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Stay up to date on the Redskins. Rich Tandler covers the team 365 days a year. Like his Facebook page, Facebook.com/TandlerNBCS and follow him on Twitter  @TandlerNBCS and on Instagram @RichTandler

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Need to Know: First look at Redskins vs. Packers

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Need to Know: First look at Redskins vs. Packers

Here is what you need to know on Wednesday, September 19, four days before the Washington Redskins host the Green Bay Packers  

Talking points

The Redskins are taking on the Packers on Sunday and here is a look at what I found out taking a first look at them. 

It’s all about Aaron Rodgers

You can argue about who the best QB in the game is, but you can’t argue that the Packers are a Super Bowl contender with Rodgers and a sub-.500 team without him. No player carries his team to the extent that Rodgers does. We will see what pops up on the injury report regarding Rodgers after that Week 1 knee injury, but it would be foolish to expect anything other than him taking every snap.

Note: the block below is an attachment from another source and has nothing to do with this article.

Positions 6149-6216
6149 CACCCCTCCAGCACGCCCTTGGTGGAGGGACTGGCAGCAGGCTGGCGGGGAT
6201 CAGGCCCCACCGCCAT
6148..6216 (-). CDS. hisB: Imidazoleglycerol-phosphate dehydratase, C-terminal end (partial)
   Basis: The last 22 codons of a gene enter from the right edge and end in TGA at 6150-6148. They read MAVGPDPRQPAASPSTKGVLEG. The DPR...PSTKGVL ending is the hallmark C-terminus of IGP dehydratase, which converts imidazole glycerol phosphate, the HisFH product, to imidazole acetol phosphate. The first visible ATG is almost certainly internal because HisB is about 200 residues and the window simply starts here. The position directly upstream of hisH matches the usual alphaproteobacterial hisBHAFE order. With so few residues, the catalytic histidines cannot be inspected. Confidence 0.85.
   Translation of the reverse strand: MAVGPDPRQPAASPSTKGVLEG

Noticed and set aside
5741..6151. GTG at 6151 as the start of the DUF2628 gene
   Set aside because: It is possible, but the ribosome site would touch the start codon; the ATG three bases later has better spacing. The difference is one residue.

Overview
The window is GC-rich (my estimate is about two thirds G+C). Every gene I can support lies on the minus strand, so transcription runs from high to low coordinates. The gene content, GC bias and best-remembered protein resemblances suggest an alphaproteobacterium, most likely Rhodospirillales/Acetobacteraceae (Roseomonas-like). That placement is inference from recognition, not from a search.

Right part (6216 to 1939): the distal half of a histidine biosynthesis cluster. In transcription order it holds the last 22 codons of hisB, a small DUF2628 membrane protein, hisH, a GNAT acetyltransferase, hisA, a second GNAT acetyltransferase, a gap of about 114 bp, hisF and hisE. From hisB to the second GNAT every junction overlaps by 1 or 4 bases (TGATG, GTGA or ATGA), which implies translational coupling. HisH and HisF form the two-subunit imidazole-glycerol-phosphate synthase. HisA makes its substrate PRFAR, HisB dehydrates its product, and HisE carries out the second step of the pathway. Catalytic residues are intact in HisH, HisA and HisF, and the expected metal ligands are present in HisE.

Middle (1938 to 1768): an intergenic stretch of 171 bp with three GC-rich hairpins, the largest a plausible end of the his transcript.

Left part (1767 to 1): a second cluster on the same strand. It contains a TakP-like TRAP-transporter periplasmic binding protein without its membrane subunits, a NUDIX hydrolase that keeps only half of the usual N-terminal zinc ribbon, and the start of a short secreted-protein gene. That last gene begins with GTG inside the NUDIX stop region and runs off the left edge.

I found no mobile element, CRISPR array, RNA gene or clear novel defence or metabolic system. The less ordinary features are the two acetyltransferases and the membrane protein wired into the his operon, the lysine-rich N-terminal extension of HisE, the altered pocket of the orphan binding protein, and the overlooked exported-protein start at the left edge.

The Packers’ offensive line is a notch below that of the Redskins

They have a pair of quality tackles in LT David Bakhtiari and RT Bryan Bulaga. But they don’t have a Brandon Scherff equivalent on the inside. Between the line and Rodgers’ mobility (which is somewhat in question due to the condition of his knee), they manage to avoid sacks so don’t look for a pass rush that has been struggling to get better against Green Bay. 

Green Bay’s leading rusher is averaging 3.4 yards per carry

Jamaal Williams in the only Packer who is has more than seven rushing attempts. In two games, Green Bay’s 2017 fourth-round pick has 31 carries for 106 yards with a long run of 11. They use converted wide receiver Ty Montgomery as a change of pace back; he has seven carries for 38 yards (5.4 ypc).